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Nevertheless, she coded: Hedy Lamarr

helenanders26 profile image Helen Anderson ・2 min read

From early computers, to wartime inventions, the beginnings of the internet and beyond. Women have always been innovators in technology and science breaking down barriers in the process.

In honour of International Women's Day, I've chosen to highlight the women who inspire and influence me. Over the next couple of weeks, I'll be showcasing ten women who #ChooseToChallenge, open doors for others, and have changed the world.

The first woman in this series is actress, inventor, and technologist Hedy Lamarr.

Well known for her iconic roles in films of the 1930s and 1940s, Hedy was also an inventor. She improved the aerodynamics of Howard Hughes planes by designing a new wing shape and created technology that would become the wifi, GPS, and Bluetooth we use today.

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Born in Austria, Hedy began acting in her teens and played significant roles in European films during the 1930s. She ultimately escaped an overly-controlling husband to London, then sailed to the United States. She continued her acting career in New York City and Hollywood, starring in MGM films and beginning a new life. During this time she also honed her skills as an inventor and technologist.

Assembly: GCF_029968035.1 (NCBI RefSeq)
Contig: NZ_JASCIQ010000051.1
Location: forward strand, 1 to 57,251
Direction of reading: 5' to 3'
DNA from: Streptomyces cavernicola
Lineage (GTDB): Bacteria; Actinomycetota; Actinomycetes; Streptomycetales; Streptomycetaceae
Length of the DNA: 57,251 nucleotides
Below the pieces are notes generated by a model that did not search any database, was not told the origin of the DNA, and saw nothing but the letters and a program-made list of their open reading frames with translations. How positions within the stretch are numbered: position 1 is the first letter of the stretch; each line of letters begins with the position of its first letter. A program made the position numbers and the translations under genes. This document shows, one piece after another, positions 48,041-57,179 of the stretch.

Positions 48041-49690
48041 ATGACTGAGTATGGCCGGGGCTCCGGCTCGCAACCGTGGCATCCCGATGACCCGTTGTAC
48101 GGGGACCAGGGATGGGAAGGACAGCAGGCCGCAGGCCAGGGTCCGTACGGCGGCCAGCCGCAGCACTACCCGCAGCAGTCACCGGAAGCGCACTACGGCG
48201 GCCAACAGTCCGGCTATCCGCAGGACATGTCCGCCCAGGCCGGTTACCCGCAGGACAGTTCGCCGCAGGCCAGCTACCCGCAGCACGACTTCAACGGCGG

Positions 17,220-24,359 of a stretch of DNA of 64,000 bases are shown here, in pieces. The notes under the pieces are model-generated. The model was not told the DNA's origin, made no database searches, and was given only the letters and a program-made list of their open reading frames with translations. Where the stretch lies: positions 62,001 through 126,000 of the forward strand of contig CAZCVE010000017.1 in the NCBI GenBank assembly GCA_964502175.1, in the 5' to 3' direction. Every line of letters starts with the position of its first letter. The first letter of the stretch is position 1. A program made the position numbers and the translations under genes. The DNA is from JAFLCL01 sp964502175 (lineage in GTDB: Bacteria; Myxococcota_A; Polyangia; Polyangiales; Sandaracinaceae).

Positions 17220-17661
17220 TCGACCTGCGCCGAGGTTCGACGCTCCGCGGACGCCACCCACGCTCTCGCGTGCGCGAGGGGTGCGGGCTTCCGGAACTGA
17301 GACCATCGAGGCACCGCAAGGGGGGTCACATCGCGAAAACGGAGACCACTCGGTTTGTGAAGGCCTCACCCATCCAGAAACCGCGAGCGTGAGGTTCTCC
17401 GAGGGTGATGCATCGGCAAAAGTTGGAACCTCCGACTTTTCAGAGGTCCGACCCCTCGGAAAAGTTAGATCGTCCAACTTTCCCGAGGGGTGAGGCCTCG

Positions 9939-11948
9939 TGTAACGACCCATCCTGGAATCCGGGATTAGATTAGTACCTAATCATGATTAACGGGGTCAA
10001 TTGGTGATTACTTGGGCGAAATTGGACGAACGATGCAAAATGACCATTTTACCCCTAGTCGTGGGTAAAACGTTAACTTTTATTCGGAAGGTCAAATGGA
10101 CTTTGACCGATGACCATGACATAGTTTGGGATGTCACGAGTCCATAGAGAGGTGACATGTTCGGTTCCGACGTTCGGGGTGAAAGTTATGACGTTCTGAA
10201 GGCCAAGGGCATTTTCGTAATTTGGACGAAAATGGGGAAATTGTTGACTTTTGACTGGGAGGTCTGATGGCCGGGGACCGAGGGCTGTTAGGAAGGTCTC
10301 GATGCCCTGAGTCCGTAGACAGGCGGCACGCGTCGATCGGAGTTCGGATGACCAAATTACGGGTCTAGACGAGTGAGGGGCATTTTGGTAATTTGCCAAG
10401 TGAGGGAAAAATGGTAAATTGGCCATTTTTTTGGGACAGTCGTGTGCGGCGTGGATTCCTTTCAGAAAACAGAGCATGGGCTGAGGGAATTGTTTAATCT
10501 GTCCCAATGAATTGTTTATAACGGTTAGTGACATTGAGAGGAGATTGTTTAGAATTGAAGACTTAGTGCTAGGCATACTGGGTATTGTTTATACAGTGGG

The technology she developed with fellow inventor George Antheil used rapidly changing radio frequencies to prevent enemies from decoding messages. This system is called ‘frequency hopping’ and was a precursor to modern cellphone security as well as military communications.

Hedy wasn’t recognised for her inventions until years later when her patent had long lapsed. However, she did go on to become the first woman to receive the Bulbie Gnass Spirit of Achievement Award and Electronic Frontier Foundation (EFF) Pioneer Award.

I love Hedy's story and how she pursued her interests in technology while working in film. She dedicated so much energy to inventing, all while the world knew her as simply 'the most beautiful woman in the world'.

There's a lot more to Hedy's story so check out the links to learn more about her life.

Further reading:

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Image source: Wikicommons

Discussion (2)

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Jason Steinhauser

Hedy Lamarr is legit one of my favorite people in tech history! I went and read up on her after catching a clip of her ingenuity on the Science Channel, and since then I'd wished I'd learned about her earlier in life.

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atulit023 • Edited

That's something Celestial.